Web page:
As the fog of midterm season lifts from McGill, the sinking feeling of not-too-distant finals comes to replace it. The stress that this time in the semester brings appears to be the reason behind the “1-minute scream.”
The second annual “1-minute scream” took place outside of Service Point on Nov. 7 from 3:00 p.m. to 3:01 p.m. Organized by students Emma Cona (U2 Science) and William Bouchard (U2 Engineering), the event had a simple premise: Meet in front of Service Point on the downtown campus, scream for a full minute, then disperse. By 2:55 p.m., a small crowd had already gathered, with students accumulating in the center of McTavish street.
Last year’s event took place on Oct. 29, and was run by Ananya Nair, Sam Ling, Maheen Akter, and Cathy Jing. Due to the success of last year’s scream, Cona and Bouchard wanted to recreate the event this year.
Cona explained that despite the success of the first event, the organizers were unwilling to inflate the “1-minute scream” past its humble origins as a lighthearted event.
“It’s just a fun event,” Cona said. “Its [purpose] is more to gather people than it is to scream. It’s fun to scream, but screaming doesn’t help with midterms. [It’s about] knowing that everyone is […] in the same boat as you.”
When asked whether the “1-minute scream” reflects any student feelings regarding the lack of a Fall Reading Week, Cona was not willing to indulge a deeper interpretation of the event.
“There’s not […] a big train of thought behind it, it’s just a one-minute scream,” Cona said.
While attendance was bolstered by student stress and a desire for community, many students simply turned out for fun and catharsis. Patricia Danielidis (U1 Music and Education) explained that she attended for fun.
“I saw the Facebook event and realized this [event] is one big meme,” Danielidis said. “This is going to be a fun time to just go and scream with my friend [to] just get our stress out for one minute.”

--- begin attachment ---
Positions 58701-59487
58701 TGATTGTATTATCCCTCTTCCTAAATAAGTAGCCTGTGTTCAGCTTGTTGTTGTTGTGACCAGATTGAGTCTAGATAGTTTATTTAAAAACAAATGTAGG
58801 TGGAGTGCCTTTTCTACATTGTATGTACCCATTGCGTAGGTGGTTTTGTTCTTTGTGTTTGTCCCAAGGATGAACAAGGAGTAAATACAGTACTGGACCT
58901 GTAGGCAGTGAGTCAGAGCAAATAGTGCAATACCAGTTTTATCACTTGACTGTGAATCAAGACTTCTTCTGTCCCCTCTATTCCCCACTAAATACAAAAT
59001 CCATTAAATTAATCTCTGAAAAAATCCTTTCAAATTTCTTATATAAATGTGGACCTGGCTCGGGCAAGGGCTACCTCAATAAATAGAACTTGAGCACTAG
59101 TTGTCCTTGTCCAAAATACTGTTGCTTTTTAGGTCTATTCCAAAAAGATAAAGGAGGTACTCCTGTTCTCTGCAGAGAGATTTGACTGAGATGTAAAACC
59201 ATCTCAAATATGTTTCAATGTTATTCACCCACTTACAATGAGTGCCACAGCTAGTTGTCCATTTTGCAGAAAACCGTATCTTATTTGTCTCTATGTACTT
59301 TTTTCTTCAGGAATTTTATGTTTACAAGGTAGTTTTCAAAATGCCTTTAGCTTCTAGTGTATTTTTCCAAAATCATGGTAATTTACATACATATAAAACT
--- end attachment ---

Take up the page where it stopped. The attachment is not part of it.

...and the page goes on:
Danielidis was not alone in her reasoning, as most attendees seemed to be there in search of the relief that screaming offers. Erika Arless (U1 Education) was also there for the stress-relieving benefits.
“It’s about the catharsis,” Arless said. “It’s about releasing […] stress in a funny and enjoyable way with your peers.”
Regarding the genesis of an event like this, Arless and Danielidis acknowledged that the lack of breaks might contribute to students coming together and taking matters into their own hands: The stress of midterms, assignments, and finals give students good reason to scream. Danielidis expressed her desire for a Fall Reading Week.
“I think a reading week would be really helpful, to just have a few days to get it […] together,” Danielidis said.
Arless agreed with such sentiments on the lack of recuperation time available to students.
“Because there’s [no] Fall Reading Week, we’ve just gotta scream!” Arless said.
Whether students in attendance were eager to release their school-related stress, come together with like-minded students, or to simply scream, the event was a success. People came, screamed, and left in an orderly fashion, presumably less anxious than they arrived.
The available Service Point employees declined to comment.